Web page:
How to Build a Round Pedestal Dining Table

Last Updated:  July 1, 2021

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For the most part, I don’t like building with construction-grade lumber – let’s just get that out in the open. But, it is satisfying to take wood that would otherwise be thrown out and turn it into beautiful furniture.

A local business asked me to build a table for their break room similar to a style they found available for sale. Their machinery had been shipped on large skids made of 6×4 boards. The most unstable part of the tree, the center or ‘pith’, is used for things like shipping skids, so it can be extremely difficult to build with.

Note: Check out my video explaining the different types of lumber and how to choose the wood you build with.

I start by re-sawing the skids on the bandsaw.

The boards get jointed and planed until they are flat and square and about 1 1/2” thick. I glued up the top ‘blank’ in two pieces and then glued those two pieces together. It can be a pain to keep wet, construction lumber flat and this project was no exception. I alternated the clamps on top and bottom and used long cauls to help keep even pressure across the table.

I made a simple router jig that cuts perfect circles. Check out that video for details!

The feet are joined with a half lap in the center of each board. Measure the center along the length of what will be the bottom and then the center along the width of the top board. Line those marks up perpendicularly and draw lines on the bottom board indicating the width of the top board. Now you have the basic outline of the dado.

Once you cut the dado on the bottom board, place the top board in it and mark the outline of that board. Now, you have the basic outline for the other dado. You can see more on how this is done in the video for this project up above.

Cut the dado just short of the line and then finish it with a mallet and chisel. The first dado you cut can be right up to the line but sneak up on the second one to get a good fit.

Mark the mortises on each leg on either side of the half lap. Use a forstner bit to remove most of the waste in the mortise.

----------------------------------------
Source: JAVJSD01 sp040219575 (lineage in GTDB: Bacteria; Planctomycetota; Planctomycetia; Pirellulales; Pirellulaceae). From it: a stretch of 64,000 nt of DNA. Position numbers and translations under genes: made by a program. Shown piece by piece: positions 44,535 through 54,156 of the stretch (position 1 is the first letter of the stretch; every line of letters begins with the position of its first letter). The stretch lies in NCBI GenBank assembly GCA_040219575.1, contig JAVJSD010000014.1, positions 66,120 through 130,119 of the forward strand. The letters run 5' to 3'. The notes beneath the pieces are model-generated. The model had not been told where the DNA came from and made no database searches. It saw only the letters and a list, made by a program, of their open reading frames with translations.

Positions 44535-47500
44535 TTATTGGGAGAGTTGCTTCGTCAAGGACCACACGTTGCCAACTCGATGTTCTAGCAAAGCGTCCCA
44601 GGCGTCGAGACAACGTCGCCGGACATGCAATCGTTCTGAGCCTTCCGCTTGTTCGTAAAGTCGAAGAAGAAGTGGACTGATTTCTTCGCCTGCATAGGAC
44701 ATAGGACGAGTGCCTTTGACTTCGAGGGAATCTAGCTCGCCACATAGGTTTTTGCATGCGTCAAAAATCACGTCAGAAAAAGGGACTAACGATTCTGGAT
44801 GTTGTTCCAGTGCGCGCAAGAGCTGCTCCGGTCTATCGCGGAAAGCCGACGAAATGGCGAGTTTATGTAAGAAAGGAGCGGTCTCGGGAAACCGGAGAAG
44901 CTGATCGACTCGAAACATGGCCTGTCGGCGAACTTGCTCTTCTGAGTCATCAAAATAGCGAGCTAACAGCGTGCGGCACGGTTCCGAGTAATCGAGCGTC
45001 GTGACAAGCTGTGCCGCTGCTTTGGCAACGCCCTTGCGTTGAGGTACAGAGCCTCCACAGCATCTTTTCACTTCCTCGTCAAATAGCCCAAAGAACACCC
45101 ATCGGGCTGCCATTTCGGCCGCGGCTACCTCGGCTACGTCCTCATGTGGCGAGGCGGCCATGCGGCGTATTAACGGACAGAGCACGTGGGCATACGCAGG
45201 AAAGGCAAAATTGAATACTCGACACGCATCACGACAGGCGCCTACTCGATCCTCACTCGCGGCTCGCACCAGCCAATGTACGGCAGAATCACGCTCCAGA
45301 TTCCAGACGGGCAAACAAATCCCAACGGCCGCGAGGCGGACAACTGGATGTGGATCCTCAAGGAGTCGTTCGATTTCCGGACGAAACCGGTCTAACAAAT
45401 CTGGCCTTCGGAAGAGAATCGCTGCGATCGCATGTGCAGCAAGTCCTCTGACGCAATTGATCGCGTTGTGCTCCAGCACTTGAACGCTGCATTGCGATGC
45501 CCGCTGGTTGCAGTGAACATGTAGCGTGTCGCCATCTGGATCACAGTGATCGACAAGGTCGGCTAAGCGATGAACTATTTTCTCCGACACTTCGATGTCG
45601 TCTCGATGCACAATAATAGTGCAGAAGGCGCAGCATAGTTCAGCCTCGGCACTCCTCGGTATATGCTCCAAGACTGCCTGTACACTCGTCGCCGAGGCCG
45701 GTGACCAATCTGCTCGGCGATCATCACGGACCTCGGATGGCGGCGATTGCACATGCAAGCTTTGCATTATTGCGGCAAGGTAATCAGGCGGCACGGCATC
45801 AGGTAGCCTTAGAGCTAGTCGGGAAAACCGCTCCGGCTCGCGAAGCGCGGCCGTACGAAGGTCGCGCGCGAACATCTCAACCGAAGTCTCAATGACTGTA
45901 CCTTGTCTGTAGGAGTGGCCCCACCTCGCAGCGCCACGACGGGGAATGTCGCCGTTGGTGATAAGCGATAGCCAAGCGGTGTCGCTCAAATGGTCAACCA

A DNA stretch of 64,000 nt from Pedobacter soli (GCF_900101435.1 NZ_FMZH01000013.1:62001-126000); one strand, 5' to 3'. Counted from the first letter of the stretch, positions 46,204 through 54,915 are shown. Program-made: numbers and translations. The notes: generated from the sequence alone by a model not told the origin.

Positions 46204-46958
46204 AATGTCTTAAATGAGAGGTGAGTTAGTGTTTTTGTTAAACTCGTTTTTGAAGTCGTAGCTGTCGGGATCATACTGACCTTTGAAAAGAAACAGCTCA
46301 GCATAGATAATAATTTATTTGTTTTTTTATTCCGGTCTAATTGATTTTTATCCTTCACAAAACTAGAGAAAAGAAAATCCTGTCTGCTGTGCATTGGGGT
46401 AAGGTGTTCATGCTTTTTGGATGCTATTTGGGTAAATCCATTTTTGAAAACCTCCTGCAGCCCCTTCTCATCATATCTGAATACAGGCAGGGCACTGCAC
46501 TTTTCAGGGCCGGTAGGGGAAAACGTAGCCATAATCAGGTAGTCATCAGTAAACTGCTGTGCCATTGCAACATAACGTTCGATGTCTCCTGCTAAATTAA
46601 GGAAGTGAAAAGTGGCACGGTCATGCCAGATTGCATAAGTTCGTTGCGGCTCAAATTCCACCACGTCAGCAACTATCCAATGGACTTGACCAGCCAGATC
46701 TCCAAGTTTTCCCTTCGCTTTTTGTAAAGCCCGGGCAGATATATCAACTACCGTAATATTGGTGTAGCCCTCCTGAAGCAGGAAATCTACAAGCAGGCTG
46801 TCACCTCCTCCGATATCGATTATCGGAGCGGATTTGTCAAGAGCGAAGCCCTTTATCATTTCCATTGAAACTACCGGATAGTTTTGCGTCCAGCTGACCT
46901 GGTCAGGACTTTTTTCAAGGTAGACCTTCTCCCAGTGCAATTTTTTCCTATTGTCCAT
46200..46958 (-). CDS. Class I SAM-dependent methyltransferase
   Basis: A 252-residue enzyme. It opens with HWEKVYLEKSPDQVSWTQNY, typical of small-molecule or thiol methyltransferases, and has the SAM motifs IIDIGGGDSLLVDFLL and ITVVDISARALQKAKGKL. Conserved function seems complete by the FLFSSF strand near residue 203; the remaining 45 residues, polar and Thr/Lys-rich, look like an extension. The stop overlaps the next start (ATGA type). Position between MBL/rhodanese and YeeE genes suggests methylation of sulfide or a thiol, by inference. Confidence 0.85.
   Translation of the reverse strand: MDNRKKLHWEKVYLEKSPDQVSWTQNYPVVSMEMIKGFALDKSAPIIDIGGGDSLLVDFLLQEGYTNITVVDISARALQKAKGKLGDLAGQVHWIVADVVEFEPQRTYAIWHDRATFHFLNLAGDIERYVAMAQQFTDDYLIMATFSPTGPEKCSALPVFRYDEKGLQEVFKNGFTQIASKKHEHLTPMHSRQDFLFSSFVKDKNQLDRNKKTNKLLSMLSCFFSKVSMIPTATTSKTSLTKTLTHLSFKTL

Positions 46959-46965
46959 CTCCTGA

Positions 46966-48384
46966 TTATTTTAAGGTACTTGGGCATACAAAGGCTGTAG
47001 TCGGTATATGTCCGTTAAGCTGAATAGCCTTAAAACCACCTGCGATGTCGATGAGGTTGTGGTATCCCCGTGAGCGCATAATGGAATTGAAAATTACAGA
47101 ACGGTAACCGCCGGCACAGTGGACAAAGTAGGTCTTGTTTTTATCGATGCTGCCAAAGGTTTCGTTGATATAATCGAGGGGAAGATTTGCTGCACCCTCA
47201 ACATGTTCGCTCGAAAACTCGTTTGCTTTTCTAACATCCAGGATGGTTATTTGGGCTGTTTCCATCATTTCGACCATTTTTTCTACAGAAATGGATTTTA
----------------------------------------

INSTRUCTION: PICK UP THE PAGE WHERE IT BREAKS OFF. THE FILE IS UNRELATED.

To get clean edges use a chisel to cut cleanly to the line.

Cut the legs to length according to whether you want to build a standard or bar height table. Cut a 10 degree angle at each end of the leg. Set a miter gauge to a 10 degree angle and cut out tenons on the bottom of each leg. Flip the leg over and set the gauge to 10 degrees the opposite way and make a pass.

Use a square to draw a line 3/8” from each edge and cut out the remaining two sides with a hand saw. Keep the saw slightly tilted to follow the 10 degree line.

Now is the time to sculpt the legs as desired. I put a chamfer along the edges and ends, but you could also sculpt something more ornate or simply and slightly round over the edges.

At the bandsaw, remove a portion of the bottom of each foot.

The cross-supports tie the legs together and add structural support. Cut the half lap joint and tenons in the same way as the legs and feet.

The top, inside of the legs get a mortise, to join with the cross-support tenons (FIG 18). I sand the bandsaw cuts just made and break the edges. If there are any cracks, knots, or holes, they need to be stabilized to prevent further checks and shakes.

I chose to stain everything before glue-up to make it easier. Every side of every piece needs to be sealed to prevent uneven contraction and expansion. Wood stain is a great wood sealer, so I don’t need to also add clear coat to every side.

Glue-up each joint thoroughly on each board. Coat both the mortise and tenon in glue. I drive a screw into the bottom of each leg to add some mechanical strength and hold the joint together (FIG 24).

I coat the base in three coats of oil-based polyurethane and the top gets six coats.

To allow for wood movement add figure eight fasteners inline with the grain. As the wood expands and contracts, side-to-side, the fasteners will swivel to allow that movement.

The top is positioned so that the middle plank is placed along one of the base supports. All the planks are now parallel with that middle support. Screws are driven up through that support into the table. Since the top will expand from the center, the middle can be secured with screws.

Drive screws to fasten the figure eight fasteners (FIG 28).

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